Here’s a quick test. Did you read a news story about the Pope endorsing Donald Trump during last year’s presidential election? Or an FBI agent investigating Hillary Clinton’s emails being found dead in an apparent murder-suicide? Or President Obama banning the US Pledge of Allegiance in schools a month before the election?

These stories all had a couple of things in common. They all had more than 500,000 engagements on Facebook. And they’re all totally bogus. Made up. Fake news posted on social media, and sent viral with hundreds of thousands of views and shares on Facebook and other platforms. There were dozens of fake news stories circulating during the election, and the traction they got on social media suggests many people simply couldn’t tell where the truth stopped and the lies started.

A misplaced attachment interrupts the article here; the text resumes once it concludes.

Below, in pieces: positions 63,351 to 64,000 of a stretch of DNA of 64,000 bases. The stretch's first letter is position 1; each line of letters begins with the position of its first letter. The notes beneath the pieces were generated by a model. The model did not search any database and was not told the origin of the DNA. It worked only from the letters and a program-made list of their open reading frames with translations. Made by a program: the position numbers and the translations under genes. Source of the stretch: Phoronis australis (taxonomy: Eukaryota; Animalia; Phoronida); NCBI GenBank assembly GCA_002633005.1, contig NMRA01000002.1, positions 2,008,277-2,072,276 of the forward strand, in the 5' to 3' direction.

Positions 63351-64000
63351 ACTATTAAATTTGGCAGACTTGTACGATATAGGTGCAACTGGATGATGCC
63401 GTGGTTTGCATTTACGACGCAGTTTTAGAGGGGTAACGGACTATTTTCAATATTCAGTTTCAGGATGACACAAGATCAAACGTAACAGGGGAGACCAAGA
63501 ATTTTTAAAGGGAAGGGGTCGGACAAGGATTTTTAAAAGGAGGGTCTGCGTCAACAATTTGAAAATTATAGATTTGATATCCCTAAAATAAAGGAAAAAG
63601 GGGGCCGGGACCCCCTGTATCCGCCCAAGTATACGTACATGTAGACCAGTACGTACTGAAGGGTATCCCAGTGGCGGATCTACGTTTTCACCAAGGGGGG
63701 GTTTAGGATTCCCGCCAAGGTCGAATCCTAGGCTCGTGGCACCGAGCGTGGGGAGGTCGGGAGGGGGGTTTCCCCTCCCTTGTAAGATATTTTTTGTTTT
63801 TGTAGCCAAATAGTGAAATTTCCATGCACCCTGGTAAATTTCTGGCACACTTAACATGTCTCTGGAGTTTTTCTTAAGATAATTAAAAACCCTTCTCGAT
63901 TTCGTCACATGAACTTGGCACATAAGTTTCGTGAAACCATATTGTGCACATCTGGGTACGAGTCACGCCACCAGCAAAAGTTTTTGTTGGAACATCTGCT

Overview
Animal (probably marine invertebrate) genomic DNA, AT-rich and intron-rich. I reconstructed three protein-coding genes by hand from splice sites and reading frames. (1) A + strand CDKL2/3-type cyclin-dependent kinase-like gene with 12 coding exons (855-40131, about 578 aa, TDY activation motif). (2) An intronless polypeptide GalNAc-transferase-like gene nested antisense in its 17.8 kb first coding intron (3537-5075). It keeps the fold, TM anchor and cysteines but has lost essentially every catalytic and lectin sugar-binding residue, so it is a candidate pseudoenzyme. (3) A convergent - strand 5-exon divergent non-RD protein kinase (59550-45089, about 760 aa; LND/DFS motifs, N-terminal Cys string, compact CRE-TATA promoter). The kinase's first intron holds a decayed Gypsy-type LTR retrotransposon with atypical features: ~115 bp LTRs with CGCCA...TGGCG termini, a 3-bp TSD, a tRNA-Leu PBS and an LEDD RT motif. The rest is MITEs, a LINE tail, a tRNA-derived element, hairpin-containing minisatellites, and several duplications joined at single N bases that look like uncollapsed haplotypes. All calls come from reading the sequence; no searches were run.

Now imagine what it would be like if your life depended on sifting out the lies. If everything you held dear was at stake…


Huge thanks to Tim for writing such a great piece! I’ve been lucky enough to read and review Lies as well as take part in the blog tour, so you can click the links below to catch up on those posts too! 🙂

Lies by T. M. Logan

*Blog Tour* Lies by TM Logan

*Blog Tour* Malcolm Hollingdrake Hell’s Gate

Hi everyone,

Today is my stop on the Hell’s Gate blog tour and I have a great guest post from the author, Malcolm Hollingdrake for you guys! First though, here’s all the bookish info you need…

About the book:

A disused railway tunnel where, cruel and sinister deeds are executed.

A policeman on a mission.

A killer who will stop at nothing.

The formidable DCI Cyril Bennett and DS David Owen of Harrogate Police find themselves embroiled in a series of bizarre events.